En no Gyōja is the semi-legendary 7th-century personage who later came to be considered the “founder” of shugendō, a belief system and ascetic practices undertaken by practitioners known as yamabushi. Still practiced today, its profound philosophy, mystical esteem for nature and rigorous practices have inspired the likes of beat poet Gary Snyder. It’s said that the power generated by En no Gyōja’s ascetic practices gave him powers of healing, of superhuman abilities, and of the ability to command gods, demons and humans. It’s said that he directed the two deities with him at this yama to construct a bridge between two sacred peaks in Nara Prefecture, where yamabushi still practice today.
Modern-day yamabushi visit this yama every year to pay respects to their founder. See the Yamabushi Yama webpage and my yamabushi blog for more about their tradition and connection with the Gion Festival.
En no Gyōja Yama has an unusually diverse collection of mostly original treasures, including many Chinese tapestries depicting dragons, painted scrolls of the yama throughout the centuries, and even a map of locations of yamaboko throughout history. The latter shows names and locations of yamaboko that no longer exist, comprising a good example of how these valuable artifacts shed light onto the Gion Festival’s past.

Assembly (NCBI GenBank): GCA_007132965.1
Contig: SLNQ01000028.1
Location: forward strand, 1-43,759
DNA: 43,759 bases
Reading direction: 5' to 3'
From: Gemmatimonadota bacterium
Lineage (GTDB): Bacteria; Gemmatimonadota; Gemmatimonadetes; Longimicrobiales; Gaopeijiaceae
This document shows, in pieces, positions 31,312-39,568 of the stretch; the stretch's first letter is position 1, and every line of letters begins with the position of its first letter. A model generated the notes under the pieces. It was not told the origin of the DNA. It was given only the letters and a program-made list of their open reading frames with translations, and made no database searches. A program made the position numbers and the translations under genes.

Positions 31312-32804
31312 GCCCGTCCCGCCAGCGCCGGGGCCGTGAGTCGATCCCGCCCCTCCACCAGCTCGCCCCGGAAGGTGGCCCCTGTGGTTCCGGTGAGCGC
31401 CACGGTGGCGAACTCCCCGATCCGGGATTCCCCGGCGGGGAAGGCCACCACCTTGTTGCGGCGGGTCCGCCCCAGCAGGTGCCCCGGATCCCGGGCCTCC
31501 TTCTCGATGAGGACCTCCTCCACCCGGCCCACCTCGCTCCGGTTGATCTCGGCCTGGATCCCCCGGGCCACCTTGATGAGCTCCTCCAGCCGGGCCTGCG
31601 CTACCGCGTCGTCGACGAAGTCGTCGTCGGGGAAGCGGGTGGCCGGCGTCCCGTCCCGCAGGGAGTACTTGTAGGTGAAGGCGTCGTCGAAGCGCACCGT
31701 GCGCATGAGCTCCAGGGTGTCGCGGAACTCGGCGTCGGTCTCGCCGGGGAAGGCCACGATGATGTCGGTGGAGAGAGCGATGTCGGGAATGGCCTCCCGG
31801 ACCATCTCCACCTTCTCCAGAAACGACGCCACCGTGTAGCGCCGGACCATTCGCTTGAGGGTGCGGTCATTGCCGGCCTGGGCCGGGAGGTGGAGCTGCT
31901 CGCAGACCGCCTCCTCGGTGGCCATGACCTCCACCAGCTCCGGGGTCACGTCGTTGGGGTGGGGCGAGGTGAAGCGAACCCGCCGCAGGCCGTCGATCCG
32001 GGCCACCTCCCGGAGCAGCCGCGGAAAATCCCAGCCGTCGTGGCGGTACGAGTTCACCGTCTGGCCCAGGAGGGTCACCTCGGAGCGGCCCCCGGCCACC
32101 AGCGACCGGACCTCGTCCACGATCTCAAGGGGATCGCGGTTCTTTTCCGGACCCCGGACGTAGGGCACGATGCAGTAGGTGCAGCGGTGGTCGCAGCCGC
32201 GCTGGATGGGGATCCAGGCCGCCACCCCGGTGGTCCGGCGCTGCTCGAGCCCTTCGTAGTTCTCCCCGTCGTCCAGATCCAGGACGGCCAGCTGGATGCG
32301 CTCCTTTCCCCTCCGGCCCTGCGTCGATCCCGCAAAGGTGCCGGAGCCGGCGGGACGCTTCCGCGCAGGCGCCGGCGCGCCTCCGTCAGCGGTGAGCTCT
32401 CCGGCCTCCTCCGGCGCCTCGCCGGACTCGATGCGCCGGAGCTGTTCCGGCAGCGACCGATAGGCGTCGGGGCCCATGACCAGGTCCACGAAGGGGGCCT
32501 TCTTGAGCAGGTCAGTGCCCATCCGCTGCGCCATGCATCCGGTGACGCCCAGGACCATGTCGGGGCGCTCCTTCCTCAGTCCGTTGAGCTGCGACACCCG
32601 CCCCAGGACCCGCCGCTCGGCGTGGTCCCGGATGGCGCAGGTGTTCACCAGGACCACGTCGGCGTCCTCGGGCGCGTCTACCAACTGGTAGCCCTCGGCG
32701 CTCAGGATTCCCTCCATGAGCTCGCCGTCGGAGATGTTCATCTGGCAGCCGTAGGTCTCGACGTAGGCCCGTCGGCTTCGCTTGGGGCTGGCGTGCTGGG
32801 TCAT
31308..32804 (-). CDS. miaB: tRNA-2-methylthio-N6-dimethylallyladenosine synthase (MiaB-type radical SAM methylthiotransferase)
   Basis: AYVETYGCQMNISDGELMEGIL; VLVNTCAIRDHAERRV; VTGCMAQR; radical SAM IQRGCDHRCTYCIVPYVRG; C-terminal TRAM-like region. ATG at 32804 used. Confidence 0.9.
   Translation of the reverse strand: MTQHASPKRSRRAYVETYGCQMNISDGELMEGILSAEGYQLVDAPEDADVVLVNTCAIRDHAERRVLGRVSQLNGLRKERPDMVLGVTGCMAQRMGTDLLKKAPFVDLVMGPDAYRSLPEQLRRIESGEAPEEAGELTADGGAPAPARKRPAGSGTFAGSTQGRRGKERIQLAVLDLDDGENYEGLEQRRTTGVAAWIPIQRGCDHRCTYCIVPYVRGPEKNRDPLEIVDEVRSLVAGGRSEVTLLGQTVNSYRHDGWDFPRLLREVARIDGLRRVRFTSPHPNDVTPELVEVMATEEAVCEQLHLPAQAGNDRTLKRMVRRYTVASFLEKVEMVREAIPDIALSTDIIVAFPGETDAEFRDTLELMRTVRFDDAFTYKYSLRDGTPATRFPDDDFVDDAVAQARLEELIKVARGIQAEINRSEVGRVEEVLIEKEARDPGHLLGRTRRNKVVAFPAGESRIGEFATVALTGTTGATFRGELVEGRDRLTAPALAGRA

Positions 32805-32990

Buy my book, “Gion Festival: Exploring Its Mysteries,” to learn more about the spectacular Gion Festival than you can anywhere else. Some former directors of Gion Matsuri float associations have told me they believe it’s better than any books available on the Gion Matsuri in Japanese. Free excerpt available here.
Interested in sharing this content? Check out the Creative Commons Attribution-NonCommercial-ShareAlike 4.0 International License for guidelines on how. This is a cool way to grow a culture of generosity. In Buddhism, generosity is one of the foundational practices of spiritual enlightenment. So it’s worth a try.